What limits does European Union (EU) law impose on Member States invoking national security to temporarily re-introduce border controls within the Schengen Area? This question will be answered soon by the European court of Justice (ECJ) in the joined cases C-368/20 NW v Landespolizeidirektion Steiermark and C-369/20 NW v Bezirkshauptmannschaft Leibnitz.
In principle, the Schengen Area is an area without internal borders, and systematic border controls have been abolished since 1995. By way of exception, the Schengen Borders Code (SBC) foresees the possibility for EU Member States to re-introduce border controls for reasons of public policy and internal security, within the maximum overall time limit of two years. Currently, five EU Member States (Germany, France, Austria, Denmark and Sweden) and Norway have such border controls in place within the Schengen Area.
The cases at hand challenge the legality of border controls introduced by Austria on its southern border with Slovenia in 2015 and renewed until today. What is essentially at stake in the two cases pending before the ECJ is the balance between free movement and national security. On the one hand, the free movement of goods, services, capital and people enabled by the absence of internal borders is “part of our European way of life” and “a symbol of Europe’s interconnectedness” (Commission Communication, 2 June 2021). On the other hand, national security is closely related to Member States’ sovereignty. The threats to national security invoked by Member States to justify the re-introduction of border controls include the so-called migration crisis, prevention of terrorism, and, most recently, the Covid19 pandemic.
Three crucial questions have been addressed in the oral hearing: what is the difference between a persisting threat to internal security and a new threat that re-starts the clock on the two-year time limit? Did the migration crisis expose a regulatory gap in the SBC, allowing Member States’ recourse to EU Treaties to re-introduce border controls? Can any meaning be attributed to the European Commission’s silence on the renewed notifications by the Austrian government?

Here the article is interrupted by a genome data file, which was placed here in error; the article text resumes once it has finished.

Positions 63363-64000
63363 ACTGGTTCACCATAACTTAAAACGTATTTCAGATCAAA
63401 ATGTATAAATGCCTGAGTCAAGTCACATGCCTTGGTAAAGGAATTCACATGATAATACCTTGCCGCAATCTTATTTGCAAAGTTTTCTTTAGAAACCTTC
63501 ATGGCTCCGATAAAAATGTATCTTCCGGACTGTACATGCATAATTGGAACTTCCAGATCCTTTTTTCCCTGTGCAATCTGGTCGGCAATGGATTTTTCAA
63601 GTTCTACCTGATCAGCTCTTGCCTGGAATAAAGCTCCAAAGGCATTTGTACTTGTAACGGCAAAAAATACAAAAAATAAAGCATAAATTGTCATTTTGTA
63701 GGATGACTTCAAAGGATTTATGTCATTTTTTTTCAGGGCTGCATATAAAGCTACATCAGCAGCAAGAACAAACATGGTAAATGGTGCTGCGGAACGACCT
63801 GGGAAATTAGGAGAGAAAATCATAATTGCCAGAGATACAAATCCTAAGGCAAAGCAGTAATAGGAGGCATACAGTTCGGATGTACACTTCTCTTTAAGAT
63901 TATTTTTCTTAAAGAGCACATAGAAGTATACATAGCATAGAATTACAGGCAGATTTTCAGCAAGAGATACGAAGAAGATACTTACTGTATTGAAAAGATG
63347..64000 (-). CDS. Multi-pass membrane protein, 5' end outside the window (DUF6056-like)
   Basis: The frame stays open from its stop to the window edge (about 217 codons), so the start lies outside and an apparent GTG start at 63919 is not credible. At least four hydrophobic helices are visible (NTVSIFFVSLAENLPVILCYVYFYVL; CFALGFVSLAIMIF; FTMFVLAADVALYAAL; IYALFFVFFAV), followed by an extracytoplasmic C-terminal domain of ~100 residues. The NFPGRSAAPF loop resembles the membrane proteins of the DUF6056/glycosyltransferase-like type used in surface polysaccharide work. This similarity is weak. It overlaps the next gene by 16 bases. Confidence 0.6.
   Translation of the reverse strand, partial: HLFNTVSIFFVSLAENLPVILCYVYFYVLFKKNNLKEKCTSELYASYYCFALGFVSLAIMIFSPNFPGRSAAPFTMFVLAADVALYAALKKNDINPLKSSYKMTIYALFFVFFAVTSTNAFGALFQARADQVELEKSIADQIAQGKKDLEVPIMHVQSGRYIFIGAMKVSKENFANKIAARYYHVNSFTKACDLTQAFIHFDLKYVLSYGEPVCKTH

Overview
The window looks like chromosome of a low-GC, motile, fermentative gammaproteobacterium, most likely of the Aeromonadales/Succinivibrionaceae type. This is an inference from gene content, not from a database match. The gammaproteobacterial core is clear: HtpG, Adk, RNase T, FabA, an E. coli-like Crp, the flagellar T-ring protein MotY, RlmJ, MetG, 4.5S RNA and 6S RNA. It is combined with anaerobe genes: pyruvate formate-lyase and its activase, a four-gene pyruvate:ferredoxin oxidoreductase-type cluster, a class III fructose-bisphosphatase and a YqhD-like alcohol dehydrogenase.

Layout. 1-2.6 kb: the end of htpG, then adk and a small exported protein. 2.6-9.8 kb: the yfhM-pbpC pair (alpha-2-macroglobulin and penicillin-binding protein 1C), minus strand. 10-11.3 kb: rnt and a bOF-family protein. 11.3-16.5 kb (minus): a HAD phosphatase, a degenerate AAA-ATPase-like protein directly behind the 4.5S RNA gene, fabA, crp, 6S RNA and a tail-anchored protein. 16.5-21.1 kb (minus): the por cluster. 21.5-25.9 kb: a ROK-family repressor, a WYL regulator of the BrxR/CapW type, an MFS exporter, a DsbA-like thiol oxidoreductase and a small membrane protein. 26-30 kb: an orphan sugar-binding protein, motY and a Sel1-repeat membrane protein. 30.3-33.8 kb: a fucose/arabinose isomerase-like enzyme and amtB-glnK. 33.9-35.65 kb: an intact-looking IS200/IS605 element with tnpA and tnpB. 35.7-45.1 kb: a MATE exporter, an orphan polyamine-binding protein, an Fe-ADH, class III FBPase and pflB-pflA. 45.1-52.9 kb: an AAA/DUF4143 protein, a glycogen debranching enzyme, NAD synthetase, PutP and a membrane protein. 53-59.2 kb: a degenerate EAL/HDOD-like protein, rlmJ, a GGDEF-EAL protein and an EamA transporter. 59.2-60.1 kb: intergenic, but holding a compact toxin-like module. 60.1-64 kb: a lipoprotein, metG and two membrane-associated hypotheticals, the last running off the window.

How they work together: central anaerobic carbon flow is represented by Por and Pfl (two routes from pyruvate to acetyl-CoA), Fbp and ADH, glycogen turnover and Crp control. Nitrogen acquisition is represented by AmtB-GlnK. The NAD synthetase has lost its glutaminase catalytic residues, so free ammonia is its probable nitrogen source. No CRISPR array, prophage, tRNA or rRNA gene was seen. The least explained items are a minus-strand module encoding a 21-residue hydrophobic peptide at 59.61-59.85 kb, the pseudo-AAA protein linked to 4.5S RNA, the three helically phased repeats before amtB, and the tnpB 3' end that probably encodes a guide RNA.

Facts of the Case
The joined cases represent a textbook example of strategic litigation. The applicant is an EU and international law scholar at the University of Amsterdam. On 16 November 2019, he refused to show his documents at a border crossing between Slovenia and Austria and was fined accordingly. He later challenged both the 36 Euro fine and the border control itself before the Landesverwaltungsgericht Steiermark. On 5 August 2020, the Austrian court referred a request for a preliminary ruling asking whether various provisions of EU law have to be interpreted as precluding national legislation in the form of consecutive Austrian decrees prolonging border controls. The oral hearing took place on 15 June 2021 in Luxembourg.
The cases’ legal and political salience transpires both from their assignment to the Grand Chamber and from the questions discussed during the oral hearing. According to the ECJ’s own Judicial Activity Report, in 2016-2020, the Grand Chamber, presided by the Court’s president, has dealt with around 7% of all the cases. Those are usually the cases where the Court clarifies new questions of law. The European Commission and several Member States who also have border controls in place (Denmark, France and Germany) intervened in the proceedings. The hearing lasted for over three hours and included questions from the judges and the Advocate General that clearly put the Austrian government and the European Commission up against the wall. They included references to Hans Christian Andersen’s tale about the emperor standing naked in front of his subjects, which was used to showcase both the lack of legal grounds for the Austrian government to maintain border controls beyond the two years limit and the European Commission abdicating its responsibilities to flag and enforce violations of EU law.
The ECJ addressed four questions to all the parties in the proceedings before the oral hearing, which appear crucial in view of the upcoming judgment. We explain and highlight the importance of the first three of those questions in the following sections. The fourth question concerned the compatibility of the Austrian border controls with citizenship rights, derived in particular from Article 5 of the Citizens’ Rights Directive. It was, however, not addressed extensively in the oral hearing.
The Difference between New and Persisting Threat to National Security